B.C. government pushing to permanently cap fees charged by food delivery companies

B.C. government pushing to permanently cap fees charged by food delivery companies
The B.C. government announced it is permanently implementing its cap on fees charged by third-party delivery companies.

The B.C. government is pushing to permanently cap the fees food delivery companies can charge restaurants and bars as pandemic challenges continue and global inflation takes hold.

Provincial officials introduced the 20 per cent cap, which includes a 15 per cent cap on food, back in December 2020 to combat surging fees, reportedly as high as 30 per cent, being charged to restaurants.

The government-imposed cap, initially implemented under the Emergency Program Act, also includes a five per cent cap on additional fees and prohibits companies like SkipTheDishes, DoorDash and Uber Eats from slashing driver compensation and gratuities.

It was extended in September and December 2021 and was set to expire on Dec. 31, 2022, but new legislation announced Thursday, if passed, would extend the cap for good.

“As the costs of food and labour rise worldwide, B.C. restaurants need to be supported to ensure prices are affordable and that delivery companies aren’t charging unfair fees,” Economic Recovery Minister Ravi Kahlon said in a news release.

“By introducing legislation allowing us to convert the delivery fee cap from temporary to permanent, we are able to provide more certainty to the sector and to delivery drivers.”

Meanwhile, the general manager of a downtown Victoria restaurant says bringing in a permanent fee cap “gives me a huge sense of relief.”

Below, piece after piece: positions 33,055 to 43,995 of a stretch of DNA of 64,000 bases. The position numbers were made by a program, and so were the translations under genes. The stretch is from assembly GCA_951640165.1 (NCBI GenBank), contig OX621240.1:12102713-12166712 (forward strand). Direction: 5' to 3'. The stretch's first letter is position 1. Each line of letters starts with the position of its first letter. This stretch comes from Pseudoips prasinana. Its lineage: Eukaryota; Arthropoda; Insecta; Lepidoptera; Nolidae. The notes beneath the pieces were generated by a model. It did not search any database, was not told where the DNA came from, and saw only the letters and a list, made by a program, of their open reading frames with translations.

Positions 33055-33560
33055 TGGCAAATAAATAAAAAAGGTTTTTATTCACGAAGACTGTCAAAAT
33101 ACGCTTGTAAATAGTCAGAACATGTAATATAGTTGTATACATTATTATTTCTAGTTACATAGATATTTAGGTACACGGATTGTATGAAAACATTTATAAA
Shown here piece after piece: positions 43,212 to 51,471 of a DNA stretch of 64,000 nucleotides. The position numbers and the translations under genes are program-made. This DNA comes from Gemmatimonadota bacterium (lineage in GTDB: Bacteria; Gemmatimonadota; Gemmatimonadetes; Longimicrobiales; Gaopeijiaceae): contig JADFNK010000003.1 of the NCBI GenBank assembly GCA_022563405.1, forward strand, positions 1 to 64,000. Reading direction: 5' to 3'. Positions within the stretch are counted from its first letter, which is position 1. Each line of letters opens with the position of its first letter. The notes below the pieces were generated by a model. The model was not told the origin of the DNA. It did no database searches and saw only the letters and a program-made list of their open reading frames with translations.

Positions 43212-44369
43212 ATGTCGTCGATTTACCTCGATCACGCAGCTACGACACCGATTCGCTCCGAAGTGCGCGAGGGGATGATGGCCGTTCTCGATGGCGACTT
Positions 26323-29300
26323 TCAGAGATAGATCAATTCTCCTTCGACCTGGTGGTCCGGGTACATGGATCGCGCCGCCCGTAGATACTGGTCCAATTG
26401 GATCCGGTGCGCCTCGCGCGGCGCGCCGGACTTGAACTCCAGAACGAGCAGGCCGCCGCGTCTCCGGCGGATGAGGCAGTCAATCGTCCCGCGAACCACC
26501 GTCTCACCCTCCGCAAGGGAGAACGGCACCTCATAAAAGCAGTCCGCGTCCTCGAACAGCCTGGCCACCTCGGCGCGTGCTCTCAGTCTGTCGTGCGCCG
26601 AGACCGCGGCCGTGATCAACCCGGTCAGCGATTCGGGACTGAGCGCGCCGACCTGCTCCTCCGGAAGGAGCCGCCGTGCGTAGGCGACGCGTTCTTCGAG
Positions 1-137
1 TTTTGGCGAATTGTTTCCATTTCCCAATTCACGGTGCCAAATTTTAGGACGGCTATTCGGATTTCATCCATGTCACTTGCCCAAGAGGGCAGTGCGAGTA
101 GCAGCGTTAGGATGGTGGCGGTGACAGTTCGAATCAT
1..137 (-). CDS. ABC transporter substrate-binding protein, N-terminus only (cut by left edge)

“Knowing that our delivery fees will remain constant going forward will help us keep costs down for our customers,” Kelsey McInnes, general manager of Virtuous Pie, said in the release.

But one food delivery company isn’t scared to retaliate by serving up a fee of its own.

Following the cap’s introduction, SkipTheDishes introduced a 99-cent “B.C. fee” surcharge in early 2021, saying it would allow it to “continue to provide you with the food you love from your favourite restaurants while providing earning opportunities for independently-contracted couriers.”

At the time, Kahlon on social media called the surcharge “extremely disappointing,” as restaurant sector officials said the new surcharge would only hurt consumers.

On Thursday, BC Restaurant and Foodservices Association President Ian Tostenson called the government’s permanent cap model a “game changer” for the industry’s recovery, setting restaurants up to thrive.

“We want to thank (the) government for listening to our concerns over these fees and continuing to take action to support our industry through these challenging times,” Tostenson added in the release.

Although SkipTheDishes said the “B.C. fee” was “temporary,” it’s unclear if the surcharge will be made permanent if the legislation passes. CHEK News has reached out for more details.

Ethan MorneauEthan Morneau

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